Just out of the infantry this morning, I had to pay my dues across the sea.
No one back in boot camp ever warned me
what the readjustment blues would do to me.
"Welcome to Havannah", said the pilot.
"We must have made a wrong turn on the way.
Let's buy some cigars and keep it quiet,
if they don't know we're here we'll get away."
Just as I had realized he was joking, I saw we were in Washington D.C.
'Cause there was all the patriotic buildings, just like I had seen them on TV.
It must have been a holiday, 'cause there was this parade.
People carried signs, I couldn't read, that they had made
'Till I got closer and my heart fell to my socks,
there was a battle raging and the air was filled with teargas and rocks.
There was the flag I'd fought against so often,
the one I fought for hanging upside down.
The wind was blowing hard, the dirt was flying,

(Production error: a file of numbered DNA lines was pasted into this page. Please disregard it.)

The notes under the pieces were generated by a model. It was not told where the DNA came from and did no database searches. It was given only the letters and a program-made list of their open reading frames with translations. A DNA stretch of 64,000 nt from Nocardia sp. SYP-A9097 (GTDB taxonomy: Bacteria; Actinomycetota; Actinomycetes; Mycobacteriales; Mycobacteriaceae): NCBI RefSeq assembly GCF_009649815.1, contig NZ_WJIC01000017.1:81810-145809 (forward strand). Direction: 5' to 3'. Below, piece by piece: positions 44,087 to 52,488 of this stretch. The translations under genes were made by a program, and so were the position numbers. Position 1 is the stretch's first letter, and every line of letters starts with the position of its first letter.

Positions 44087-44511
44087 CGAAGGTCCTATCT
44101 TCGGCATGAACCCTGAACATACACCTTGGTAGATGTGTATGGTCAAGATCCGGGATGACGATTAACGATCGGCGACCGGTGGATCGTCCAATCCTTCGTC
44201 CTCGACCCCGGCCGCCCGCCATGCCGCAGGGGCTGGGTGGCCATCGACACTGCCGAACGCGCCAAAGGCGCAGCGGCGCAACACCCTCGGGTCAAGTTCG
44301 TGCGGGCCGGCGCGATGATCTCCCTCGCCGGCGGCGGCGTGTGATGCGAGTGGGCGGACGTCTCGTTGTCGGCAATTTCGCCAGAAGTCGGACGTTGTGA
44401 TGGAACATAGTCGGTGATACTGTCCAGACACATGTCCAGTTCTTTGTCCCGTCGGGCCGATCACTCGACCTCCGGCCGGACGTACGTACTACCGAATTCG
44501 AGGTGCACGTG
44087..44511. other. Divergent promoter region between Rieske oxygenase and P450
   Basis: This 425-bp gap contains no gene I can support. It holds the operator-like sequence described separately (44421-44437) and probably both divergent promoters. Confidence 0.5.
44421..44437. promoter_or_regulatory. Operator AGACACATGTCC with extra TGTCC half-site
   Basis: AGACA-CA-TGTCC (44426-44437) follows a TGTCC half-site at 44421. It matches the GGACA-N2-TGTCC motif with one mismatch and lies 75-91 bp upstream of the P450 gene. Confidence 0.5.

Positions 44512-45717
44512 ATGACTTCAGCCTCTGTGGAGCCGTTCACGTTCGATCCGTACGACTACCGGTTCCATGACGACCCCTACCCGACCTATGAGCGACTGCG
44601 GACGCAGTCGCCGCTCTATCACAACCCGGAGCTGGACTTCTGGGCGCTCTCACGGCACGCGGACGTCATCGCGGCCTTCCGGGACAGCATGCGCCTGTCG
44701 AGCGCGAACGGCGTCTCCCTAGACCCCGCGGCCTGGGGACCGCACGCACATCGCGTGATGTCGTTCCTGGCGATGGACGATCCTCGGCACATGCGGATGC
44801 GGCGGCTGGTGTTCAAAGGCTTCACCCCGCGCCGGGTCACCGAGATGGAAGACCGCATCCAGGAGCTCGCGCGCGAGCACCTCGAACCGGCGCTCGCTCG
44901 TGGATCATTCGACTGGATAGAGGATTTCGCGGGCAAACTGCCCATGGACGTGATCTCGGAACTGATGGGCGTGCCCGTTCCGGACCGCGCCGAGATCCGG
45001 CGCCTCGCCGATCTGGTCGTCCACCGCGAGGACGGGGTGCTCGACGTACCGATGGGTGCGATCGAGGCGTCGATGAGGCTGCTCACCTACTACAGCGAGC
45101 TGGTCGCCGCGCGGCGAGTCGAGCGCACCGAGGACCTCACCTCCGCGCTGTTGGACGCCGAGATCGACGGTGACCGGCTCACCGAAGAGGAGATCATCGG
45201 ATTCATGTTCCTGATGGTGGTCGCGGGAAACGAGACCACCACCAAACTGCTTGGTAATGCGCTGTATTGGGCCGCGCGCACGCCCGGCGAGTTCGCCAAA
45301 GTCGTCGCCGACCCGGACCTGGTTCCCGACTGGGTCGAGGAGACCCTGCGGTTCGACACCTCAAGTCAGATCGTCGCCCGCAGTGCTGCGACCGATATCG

it made the city sky look dark and brown.
I saw a girl, she could have been my sister,
except her hair was long and in her face.
She explained this was a demonstration against the war and for the human race.
Now, I've seen a lot of strange things in my travels. Cannibals, yes, and aliens galore.
But I never thought I'd see so many people saying we don't want your war!
The troops all had on uniforms just like the one I'd worn,
but they were all domestic and my duty chose war.
They carried guns just like the ones across the sea,
except this time, I was the citizen, and they were pointing their guns at me.
Yes, I was just a citizen, and I was walking down the street,
And it was just that night, the readjustment blues got through to me.
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